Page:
The UK factory orders rose in February as demand for exports from the country continued to improve. Manufacturers’ total order book balance in Britain rose to -8 in February from -16 in January, the Confederation of British Industry (CBI) survey showed on Thursday.

Markets had expected the order book balance to rise to -9 in February. “February’s CBI Industrial Trends Survey suggests that the recovery in the manufacturing sector is continuing to gain pace,” said Samuel Tombs, an economist with Capital Economics.

Also, firms’ expectations on the manufacturing output in the coming months rose sharply, with the corresponding balance increasing to +23 in February from +17 in January.

“The output expectations balance rose from 17 to 23, a level consistent with quarterly growth in manufacturing output of around 3 percent,” said Tombs.

The balance showing the exports order growth rose to +11 in February from 0 in January, the highest level since June 1995.

“The outlook for UK manufacturing output growth is very encouraging. Firms predict further acceleration in production growth over the next quarter, supported particularly by a strengthening in export order books,” said Ian McCafferty, chief economic adviser, CBI.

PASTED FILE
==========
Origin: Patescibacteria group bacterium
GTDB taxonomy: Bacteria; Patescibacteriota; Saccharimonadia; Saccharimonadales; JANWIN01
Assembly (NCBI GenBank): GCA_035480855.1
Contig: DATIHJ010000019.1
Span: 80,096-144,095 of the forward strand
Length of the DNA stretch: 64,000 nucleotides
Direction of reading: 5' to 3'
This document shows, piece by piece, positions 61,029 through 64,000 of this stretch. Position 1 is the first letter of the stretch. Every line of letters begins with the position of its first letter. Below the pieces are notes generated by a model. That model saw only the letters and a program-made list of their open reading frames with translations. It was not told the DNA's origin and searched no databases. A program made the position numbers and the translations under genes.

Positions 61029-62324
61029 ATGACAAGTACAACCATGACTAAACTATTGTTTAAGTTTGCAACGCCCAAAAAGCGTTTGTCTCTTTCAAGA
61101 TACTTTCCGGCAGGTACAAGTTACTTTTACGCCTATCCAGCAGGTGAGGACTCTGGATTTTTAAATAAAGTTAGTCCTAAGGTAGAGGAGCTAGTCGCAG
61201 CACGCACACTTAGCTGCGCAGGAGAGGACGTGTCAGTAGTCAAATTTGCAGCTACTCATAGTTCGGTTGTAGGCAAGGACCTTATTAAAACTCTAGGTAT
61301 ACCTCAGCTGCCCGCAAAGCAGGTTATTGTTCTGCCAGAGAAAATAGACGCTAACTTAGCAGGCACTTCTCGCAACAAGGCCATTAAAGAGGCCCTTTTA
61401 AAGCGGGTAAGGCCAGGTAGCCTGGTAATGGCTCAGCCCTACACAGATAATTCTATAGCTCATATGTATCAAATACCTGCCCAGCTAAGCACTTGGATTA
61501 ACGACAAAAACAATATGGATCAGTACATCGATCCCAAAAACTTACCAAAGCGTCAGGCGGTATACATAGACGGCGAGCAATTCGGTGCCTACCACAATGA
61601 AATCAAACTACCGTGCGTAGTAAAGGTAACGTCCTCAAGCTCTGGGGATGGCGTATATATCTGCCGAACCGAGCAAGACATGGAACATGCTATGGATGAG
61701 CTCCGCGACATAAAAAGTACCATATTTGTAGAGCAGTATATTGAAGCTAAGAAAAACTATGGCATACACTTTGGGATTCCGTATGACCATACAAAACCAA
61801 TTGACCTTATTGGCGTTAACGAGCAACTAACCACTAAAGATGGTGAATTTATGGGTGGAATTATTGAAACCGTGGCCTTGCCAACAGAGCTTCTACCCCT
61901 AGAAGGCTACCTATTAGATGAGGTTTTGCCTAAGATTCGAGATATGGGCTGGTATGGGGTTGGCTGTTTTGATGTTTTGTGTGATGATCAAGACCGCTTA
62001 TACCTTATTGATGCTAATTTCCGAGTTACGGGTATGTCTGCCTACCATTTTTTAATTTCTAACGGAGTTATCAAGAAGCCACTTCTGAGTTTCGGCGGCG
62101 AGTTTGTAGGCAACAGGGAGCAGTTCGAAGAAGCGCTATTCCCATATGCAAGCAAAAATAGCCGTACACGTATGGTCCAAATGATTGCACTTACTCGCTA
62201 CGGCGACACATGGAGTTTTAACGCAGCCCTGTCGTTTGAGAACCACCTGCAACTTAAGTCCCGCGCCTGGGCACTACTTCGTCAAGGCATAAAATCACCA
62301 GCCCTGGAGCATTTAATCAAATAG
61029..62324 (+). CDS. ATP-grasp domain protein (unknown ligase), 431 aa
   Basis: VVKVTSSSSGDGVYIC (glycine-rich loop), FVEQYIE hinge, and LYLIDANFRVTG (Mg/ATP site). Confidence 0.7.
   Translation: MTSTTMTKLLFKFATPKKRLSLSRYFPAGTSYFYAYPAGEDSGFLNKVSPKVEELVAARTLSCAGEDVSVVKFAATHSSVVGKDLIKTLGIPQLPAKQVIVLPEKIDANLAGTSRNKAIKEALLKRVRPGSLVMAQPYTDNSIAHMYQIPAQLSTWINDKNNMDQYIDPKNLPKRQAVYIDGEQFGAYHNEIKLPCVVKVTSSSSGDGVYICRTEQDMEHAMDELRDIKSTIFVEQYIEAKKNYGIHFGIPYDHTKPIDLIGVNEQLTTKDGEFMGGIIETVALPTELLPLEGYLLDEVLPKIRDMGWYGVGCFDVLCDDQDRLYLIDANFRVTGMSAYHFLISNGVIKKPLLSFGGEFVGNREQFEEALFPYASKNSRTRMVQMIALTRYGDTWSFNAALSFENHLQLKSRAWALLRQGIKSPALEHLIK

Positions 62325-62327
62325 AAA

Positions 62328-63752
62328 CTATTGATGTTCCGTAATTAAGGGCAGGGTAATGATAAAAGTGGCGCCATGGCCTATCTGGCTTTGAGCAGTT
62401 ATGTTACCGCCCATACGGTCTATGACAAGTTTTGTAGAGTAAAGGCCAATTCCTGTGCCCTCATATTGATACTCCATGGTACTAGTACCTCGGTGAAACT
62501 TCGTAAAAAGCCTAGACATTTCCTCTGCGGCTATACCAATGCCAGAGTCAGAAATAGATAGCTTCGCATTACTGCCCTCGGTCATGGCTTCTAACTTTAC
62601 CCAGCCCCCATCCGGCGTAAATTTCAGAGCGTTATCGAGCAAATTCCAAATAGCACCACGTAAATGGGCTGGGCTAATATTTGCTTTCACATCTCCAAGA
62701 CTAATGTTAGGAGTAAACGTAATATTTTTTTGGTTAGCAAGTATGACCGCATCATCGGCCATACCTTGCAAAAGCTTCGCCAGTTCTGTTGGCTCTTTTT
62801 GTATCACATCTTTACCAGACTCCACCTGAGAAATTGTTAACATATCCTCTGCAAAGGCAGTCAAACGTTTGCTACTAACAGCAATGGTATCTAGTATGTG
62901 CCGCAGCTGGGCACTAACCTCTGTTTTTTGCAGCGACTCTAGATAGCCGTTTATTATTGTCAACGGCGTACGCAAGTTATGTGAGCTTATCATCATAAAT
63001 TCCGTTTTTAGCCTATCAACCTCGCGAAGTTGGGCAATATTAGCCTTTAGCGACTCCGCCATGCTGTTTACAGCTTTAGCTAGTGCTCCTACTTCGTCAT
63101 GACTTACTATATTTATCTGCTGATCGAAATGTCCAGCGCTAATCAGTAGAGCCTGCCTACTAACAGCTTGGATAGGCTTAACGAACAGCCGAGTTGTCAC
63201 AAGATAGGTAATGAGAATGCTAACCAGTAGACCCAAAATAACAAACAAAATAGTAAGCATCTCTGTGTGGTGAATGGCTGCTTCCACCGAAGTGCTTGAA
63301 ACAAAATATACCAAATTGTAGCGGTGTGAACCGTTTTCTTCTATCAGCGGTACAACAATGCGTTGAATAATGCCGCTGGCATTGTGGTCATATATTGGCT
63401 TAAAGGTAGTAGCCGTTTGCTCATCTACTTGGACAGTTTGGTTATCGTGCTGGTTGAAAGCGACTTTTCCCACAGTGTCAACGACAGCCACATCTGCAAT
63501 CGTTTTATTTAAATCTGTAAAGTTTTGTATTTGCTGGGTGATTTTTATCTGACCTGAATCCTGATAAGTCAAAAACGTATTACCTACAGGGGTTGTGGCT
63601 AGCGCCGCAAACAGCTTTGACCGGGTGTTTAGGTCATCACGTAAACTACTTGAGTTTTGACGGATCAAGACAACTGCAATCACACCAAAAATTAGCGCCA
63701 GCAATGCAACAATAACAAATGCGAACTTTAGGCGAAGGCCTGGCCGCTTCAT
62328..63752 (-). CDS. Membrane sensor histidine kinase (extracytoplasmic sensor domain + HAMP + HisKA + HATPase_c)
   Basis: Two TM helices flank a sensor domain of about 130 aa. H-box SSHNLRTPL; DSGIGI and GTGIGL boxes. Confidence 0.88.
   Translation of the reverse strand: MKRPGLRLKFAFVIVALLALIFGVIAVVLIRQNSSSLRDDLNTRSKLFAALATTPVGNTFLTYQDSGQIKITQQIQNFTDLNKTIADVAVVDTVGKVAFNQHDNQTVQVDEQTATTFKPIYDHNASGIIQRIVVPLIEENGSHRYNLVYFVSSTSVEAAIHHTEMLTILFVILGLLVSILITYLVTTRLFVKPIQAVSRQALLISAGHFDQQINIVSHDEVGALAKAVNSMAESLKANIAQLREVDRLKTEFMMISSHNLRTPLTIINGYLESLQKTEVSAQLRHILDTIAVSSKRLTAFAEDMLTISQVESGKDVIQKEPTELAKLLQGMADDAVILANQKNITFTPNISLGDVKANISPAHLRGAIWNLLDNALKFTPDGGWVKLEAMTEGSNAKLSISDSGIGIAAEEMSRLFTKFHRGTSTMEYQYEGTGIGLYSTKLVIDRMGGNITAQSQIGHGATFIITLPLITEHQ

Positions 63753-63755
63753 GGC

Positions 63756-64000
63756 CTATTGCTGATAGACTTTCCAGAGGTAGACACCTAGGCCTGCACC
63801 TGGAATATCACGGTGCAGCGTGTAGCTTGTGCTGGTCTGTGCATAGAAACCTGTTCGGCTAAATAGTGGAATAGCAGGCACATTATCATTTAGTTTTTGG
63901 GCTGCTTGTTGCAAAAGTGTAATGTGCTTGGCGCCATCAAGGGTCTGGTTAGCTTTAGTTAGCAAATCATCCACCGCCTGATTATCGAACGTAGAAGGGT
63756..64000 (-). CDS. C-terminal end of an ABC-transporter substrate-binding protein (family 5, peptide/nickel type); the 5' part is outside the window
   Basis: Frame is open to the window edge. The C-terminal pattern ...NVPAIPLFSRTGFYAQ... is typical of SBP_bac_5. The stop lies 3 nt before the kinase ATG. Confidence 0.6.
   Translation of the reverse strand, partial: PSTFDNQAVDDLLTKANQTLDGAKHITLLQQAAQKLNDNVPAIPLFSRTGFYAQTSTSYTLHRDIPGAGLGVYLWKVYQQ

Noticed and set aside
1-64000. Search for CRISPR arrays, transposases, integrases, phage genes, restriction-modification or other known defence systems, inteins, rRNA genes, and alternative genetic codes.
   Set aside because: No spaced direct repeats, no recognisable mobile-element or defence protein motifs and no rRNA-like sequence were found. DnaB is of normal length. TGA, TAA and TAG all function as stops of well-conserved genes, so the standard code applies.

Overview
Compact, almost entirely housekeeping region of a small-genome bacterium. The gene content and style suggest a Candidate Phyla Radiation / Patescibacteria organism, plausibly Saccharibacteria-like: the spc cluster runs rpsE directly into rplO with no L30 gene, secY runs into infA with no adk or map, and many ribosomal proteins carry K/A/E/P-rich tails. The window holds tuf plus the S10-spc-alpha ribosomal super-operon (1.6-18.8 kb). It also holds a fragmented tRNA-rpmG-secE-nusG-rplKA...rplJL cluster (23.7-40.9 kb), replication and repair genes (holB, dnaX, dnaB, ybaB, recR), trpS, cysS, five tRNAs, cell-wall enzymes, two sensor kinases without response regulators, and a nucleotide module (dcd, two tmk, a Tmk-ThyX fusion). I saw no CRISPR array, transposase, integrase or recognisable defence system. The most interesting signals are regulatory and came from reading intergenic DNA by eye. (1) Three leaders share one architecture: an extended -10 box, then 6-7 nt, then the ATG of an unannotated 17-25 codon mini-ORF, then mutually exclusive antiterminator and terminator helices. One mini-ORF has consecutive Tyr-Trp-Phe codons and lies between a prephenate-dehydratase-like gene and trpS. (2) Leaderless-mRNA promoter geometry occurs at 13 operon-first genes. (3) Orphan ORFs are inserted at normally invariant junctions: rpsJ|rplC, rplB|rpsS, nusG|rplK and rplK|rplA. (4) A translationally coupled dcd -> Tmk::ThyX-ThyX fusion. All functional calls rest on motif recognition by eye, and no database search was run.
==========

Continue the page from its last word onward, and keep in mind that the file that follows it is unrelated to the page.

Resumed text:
Further, a balance of 32 percent of firms predicts they will have to raise prices over the coming quarter, fuelling inflation worries in the country.

“However, there is still worrying evidence of strong inflationary pressures in the pipeline, with manufacturers once again expecting to raise prices sharply in the coming quarter. Firms’ predictions of price rises are now very close to their last peak in the summer of 2008,” McCafferty said.

The annual consumer price index (CPI) in the UK rose to 4 percent in January compared with 3.7 percent in December 2010, the Office for National Statistics said on Tuesday.

Also, the CPI in January advanced 0.1 percent month-on-month, recording its first ever increase between a December and January.

The UK inflation rate in January remained above the Bank of England’s (BoE) target of 2 percent for 14 consecutive months.

The rise in inflation increases pressure on BoE to raise the interest rates to tame the accelerating inflation.

Inflation is forecast to remain stubbornly high during this year as a result of increase in VAT and pressure from rising energy and commodity prices, CBI said. Consumer price index (CPI) inflation will exceed the BoE target of 2 percent in 2011 for a second year running, it said.